Subscribe free to our newsletters via your
. Earth Science News .

Ancient Egypt Helps Nuclear Scientists

Queen Cleopatra on papyrus paper.
London (UPI) Aug 9, 2005
Britain's nuclear scientists have reportedly borrowed ancient Egyptian methods to safely store vital nuclear records for thousands of years.

The United Kingdom Atomic Energy Authority is involved in a $14 million project to dismantle 26 research reactors and bury nuclear waste that will remain dangerous for thousands of years. The waste will be buried in concrete bunkers and storage facilities, The Guardian reported.

The problem facing British scientists: vital details involving the dismantling and the dangers if handling the plutonium, uranium and other wastes are outlined on computer software that will become soon become outdated.

But fortunately, The Guardian said, someone remembered the papyrus scrolls used by ancient Egyptians that preserved readable records for millennia, making them perfect for the nuclear waste industry.

So the scientists used "permanent paper," which is acid free, and will not deteriorate or discolor - about as close to papyrus as could be managed.

About 423 documents were photocopied onto 11,718 sheets of the paper, packed in copper impregnated bags and stored in 16 special long-life archive boxes that simulate the dry, airless conditions of the desert pyramids.

For safety, two additional sets of records will be stored at different locations.

All rights reserved. Copyright 2005 by United Press International. Sections of the information displayed on this page (dispatches, photographs, logos) are protected by intellectual property rights owned by United Press International. As a consequence, you may not copy, reproduce, modify, transmit, publish, display or in any way commercially exploit any of the content of this section without the prior written consent of by United Press International.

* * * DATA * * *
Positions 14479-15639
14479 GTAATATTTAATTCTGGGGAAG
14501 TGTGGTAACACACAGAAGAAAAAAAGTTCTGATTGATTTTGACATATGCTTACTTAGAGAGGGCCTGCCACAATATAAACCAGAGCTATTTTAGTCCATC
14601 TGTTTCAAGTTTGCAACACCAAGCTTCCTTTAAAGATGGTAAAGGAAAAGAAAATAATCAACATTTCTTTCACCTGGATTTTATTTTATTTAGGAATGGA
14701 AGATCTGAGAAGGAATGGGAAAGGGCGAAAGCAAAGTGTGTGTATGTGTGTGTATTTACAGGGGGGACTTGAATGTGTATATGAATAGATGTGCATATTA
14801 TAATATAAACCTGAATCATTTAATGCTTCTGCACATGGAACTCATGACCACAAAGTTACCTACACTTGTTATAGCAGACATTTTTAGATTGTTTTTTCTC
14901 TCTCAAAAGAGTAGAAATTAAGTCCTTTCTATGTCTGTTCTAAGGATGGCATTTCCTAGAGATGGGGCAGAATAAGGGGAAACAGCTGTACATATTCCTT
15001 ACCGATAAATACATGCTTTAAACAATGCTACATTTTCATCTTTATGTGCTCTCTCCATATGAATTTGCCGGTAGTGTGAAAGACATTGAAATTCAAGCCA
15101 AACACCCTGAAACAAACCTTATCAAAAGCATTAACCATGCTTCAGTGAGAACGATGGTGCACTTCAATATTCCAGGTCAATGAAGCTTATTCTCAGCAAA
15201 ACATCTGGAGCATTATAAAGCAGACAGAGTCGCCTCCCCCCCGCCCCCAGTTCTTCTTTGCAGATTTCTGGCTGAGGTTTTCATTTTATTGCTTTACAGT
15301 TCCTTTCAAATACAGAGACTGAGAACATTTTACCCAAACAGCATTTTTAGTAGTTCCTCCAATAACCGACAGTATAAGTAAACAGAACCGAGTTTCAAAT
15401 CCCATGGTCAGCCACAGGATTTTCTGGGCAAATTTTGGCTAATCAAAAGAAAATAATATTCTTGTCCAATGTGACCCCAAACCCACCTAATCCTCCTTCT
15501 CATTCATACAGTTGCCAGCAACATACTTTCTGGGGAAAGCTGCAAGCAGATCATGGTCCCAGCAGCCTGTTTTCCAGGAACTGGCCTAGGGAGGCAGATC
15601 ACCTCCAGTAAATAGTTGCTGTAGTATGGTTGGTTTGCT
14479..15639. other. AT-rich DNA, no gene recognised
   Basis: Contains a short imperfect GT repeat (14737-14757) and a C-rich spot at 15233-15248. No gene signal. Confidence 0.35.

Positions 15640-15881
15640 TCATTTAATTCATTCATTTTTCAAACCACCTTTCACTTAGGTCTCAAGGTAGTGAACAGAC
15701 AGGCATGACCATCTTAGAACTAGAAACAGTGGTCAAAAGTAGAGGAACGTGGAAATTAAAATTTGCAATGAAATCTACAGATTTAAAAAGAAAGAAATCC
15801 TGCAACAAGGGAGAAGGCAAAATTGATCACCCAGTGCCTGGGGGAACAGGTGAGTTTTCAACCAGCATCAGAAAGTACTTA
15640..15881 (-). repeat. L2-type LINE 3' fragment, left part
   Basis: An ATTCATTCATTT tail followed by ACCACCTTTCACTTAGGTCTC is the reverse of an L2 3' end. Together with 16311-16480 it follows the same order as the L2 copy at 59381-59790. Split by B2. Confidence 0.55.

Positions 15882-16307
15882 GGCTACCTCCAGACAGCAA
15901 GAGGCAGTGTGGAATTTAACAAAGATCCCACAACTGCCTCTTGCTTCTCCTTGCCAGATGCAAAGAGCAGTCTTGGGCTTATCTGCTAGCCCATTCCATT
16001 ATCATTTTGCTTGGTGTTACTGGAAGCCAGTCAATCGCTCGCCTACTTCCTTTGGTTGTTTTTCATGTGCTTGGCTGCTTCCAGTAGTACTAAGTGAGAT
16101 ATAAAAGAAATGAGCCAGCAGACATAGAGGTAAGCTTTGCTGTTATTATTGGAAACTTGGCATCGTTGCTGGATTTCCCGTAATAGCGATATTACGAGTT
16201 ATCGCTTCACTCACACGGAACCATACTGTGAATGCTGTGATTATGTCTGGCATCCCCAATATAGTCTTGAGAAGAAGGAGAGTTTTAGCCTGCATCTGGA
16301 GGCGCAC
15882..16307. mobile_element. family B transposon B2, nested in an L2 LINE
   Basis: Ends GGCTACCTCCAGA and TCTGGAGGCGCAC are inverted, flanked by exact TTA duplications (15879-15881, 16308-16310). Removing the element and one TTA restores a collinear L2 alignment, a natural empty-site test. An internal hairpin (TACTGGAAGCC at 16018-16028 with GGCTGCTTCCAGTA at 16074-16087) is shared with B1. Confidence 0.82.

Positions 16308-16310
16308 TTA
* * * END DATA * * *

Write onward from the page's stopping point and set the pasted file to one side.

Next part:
Related Links
Search TerraDaily
Subscribe To TerraDaily Express

Ongoing Challenges Of Nuke Waste Disposal
Washington, (UPI) July 27, 2005
As the United States, Russia and six other states look to construct international storage sites for spent nuclear fuel, risks still surround storage facilities.

Memory Foam Mattress Review
Newsletters :: SpaceDaily :: SpaceWar :: TerraDaily :: Energy Daily
XML Feeds :: Space News :: Earth News :: War News :: Solar Energy News

Subscribe free to our newsletters via your

The content herein, unless otherwise known to be public domain, are Copyright 1995-2016 - Space Media Network. All websites are published in Australia and are solely subject to Australian law and governed by Fair Use principals for news reporting and research purposes. AFP, UPI and IANS news wire stories are copyright Agence France-Presse, United Press International and Indo-Asia News Service. ESA news reports are copyright European Space Agency. All NASA sourced material is public domain. Additional copyrights may apply in whole or part to other bona fide parties. Advertising does not imply endorsement, agreement or approval of any opinions, statements or information provided by Space Media Network on any Web page published or hosted by Space Media Network. Privacy Statement All images and articles appearing on Space Media Network have been edited or digitally altered in some way. Any requests to remove copyright material will be acted upon in a timely and appropriate manner. Any attempt to extort money from Space Media Network will be ignored and reported to Australian Law Enforcement Agencies as a potential case of financial fraud involving the use of a telephonic carriage device or postal service.